The other challenge for the association would have to be the club administration. So, on the ground we’ve got volunteers that are doing 20+ hours a week of work that’s completely voluntary to keep the ship running. I think our society is getting more and more demanding, we’re requiring better communication, better program offerings and more advanced development opportunities for youths. All these types of things add to the workload of those volunteers. So, I think that’s a big challenge and I hope that technology and the investment in football from the top – particularly with events like the Women’s World Cup coming up – will seep downwards so that our clubs can access that and we have better technology platforms that enable them to free up their time.

From Northern Tigers’ point of view, I think it’s quite similar to be honest. Making sure that we have suitable facilities and equipment to create the best environment for our players is a challenge. And it does all come back to funding in that. [Ideally] I would love to have half a field for every team to train on three nights a week when they train, but in reality, that’s just not possible, we don’t have enough space within the association. We’re always looking for those little 1%ers that will give us the most bang for our buck.

The NSFA recently launched its Sustainable Sports Program, in addition to reaching an agreement with the Lane Cove Council for the construction of Australia’s first environmentally sensitive synthetic pitch, why do you believe this is an important initiative as a sporting association?

Ed Ferguson: I think as a sporting association, and as citizens of the world, there’s an increasing focus on being environmentally conscious. Being very young myself I’m probably feeling it more than others that we’ve got to setup the world that we’re going to live in.

We’ve done this program to work with councils more and to raise the awareness of what our members can do that’s quite small, such as picking up their plastic bottles and recycling their gear, it can have a huge impact. Working with council on an environmentally conscious synthetic field also goes in that direction of wanting to make sure that the footprint we leave on this Earth is as small as possible. And I guess being a huge community organisation with 18,000 players, but probably 23,000 members with all the coaches and volunteers, we play a massive part in educating people towards that.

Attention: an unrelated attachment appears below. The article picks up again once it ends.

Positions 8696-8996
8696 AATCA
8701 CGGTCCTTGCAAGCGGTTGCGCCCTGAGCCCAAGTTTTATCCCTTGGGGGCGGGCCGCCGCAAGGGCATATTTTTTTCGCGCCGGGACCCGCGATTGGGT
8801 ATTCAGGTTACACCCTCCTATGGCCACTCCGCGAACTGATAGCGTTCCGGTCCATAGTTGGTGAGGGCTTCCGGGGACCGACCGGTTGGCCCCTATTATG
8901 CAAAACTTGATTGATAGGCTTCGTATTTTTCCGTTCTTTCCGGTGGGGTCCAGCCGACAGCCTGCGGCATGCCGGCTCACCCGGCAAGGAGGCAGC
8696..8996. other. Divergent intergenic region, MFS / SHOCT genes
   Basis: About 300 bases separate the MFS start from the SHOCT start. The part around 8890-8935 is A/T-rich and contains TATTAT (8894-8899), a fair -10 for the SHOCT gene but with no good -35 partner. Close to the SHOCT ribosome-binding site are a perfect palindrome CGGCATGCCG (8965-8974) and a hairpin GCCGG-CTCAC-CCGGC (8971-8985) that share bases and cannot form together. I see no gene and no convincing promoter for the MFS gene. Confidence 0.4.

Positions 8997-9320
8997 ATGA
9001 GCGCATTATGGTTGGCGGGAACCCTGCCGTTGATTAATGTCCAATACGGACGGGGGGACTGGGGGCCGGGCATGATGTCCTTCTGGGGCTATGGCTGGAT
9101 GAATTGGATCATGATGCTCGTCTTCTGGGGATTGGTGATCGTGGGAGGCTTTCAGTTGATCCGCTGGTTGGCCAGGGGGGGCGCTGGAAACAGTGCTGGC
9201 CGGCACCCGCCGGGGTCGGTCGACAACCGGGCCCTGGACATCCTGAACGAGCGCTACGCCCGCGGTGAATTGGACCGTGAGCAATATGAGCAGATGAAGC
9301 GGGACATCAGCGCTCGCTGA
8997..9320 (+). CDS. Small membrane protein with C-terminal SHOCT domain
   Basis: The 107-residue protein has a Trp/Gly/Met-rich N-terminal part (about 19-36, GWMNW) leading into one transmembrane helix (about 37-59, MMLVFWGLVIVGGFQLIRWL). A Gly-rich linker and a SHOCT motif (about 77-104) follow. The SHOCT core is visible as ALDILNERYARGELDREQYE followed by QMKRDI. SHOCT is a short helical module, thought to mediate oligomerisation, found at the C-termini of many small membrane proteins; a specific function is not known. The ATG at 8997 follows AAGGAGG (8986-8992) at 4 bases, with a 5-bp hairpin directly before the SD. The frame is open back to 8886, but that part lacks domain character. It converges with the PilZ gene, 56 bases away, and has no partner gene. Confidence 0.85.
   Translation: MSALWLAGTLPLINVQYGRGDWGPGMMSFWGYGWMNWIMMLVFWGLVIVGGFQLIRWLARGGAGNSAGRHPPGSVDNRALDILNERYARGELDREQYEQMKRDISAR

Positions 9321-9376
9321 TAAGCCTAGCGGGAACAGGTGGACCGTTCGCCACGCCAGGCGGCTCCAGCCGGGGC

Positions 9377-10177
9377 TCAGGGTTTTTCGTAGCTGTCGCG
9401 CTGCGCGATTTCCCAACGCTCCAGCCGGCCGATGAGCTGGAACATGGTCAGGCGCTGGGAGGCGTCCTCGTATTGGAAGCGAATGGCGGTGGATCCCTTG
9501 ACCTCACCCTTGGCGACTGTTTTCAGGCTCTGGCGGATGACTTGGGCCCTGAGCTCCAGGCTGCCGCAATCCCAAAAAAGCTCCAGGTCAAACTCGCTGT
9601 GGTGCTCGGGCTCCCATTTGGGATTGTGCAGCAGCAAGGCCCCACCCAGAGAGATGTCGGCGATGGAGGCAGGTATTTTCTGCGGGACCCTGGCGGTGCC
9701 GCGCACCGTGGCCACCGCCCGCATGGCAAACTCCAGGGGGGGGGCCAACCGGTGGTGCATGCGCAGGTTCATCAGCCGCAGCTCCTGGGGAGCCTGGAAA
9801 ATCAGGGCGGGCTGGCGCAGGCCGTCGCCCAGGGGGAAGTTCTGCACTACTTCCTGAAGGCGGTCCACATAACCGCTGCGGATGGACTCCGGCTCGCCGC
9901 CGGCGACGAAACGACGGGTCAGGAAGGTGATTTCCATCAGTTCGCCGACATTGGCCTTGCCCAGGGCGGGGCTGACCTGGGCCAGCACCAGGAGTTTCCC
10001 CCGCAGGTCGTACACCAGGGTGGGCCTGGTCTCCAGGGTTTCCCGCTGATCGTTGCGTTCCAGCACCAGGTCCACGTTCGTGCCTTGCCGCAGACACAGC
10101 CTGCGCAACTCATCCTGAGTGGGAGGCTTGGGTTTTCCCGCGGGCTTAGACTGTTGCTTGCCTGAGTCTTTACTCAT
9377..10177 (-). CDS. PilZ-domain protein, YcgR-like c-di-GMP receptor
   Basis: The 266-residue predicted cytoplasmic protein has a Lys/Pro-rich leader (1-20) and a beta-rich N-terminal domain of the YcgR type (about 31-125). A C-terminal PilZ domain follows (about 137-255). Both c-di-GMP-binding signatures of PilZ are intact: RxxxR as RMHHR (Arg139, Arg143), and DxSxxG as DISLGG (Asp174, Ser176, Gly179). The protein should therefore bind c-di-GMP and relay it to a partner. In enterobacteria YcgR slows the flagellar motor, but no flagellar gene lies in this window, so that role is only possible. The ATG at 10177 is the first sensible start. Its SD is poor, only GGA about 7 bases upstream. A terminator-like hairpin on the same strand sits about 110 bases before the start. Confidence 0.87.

Sustainable Sports Program

In addition to the Sustainable Sports Program, the NSFA currently have another significant initiative place, this being the Female Coach Mentoring Program. How successful has that been in supporting female coaches and the women’s game as a whole?

Ed Ferguson: The Female Coach Mentoring Program has been the brainchild of Eilidh Mackay, who we made our Head of Female Football in late 2020. It has allowed us to empower more women to take up leadership roles in football. I think we’ve all identified that football is a female sport, we’re huge on the international scale, but even on the grassroots scale we’ve got a lot of people that are involved and a lot of club presidents.

And so, the Female Coach Mentoring Program just gives the opportunity to more women and young females to get involved and provide them that experience and exposure. We’re hoping that [from there] they take on those leadership positions, they gain that confidence, they become involved in football and help us make things better for the future. Because having nine blokes around a boardroom isn’t going to provide a balanced opinion and a balanced approach to decision-making. We want to set ourselves up for the future whereby we can have lots of different perspectives – male or female, different ethnicities and age groups – at that table so that we can create the best kind of football environment for everyone.

Everything’s got a long-term development view on it. Particularly in empowering our kids and our youth to be the best that they can be.

[The NSFA’s Female Coach Mentoring Program can be accessed here.]

Female Mentoring program

What do you identify as the most intrinsic values to the association and the club?

Ed Ferguson: Integrity, obviously being true to our word. Trust, in each other, a value of empathy and understanding where each other are from is a massive one. Understanding where each person is at and how we can support them. They’re probably three things that I hold quite close. And I think within our club we hold those very dear.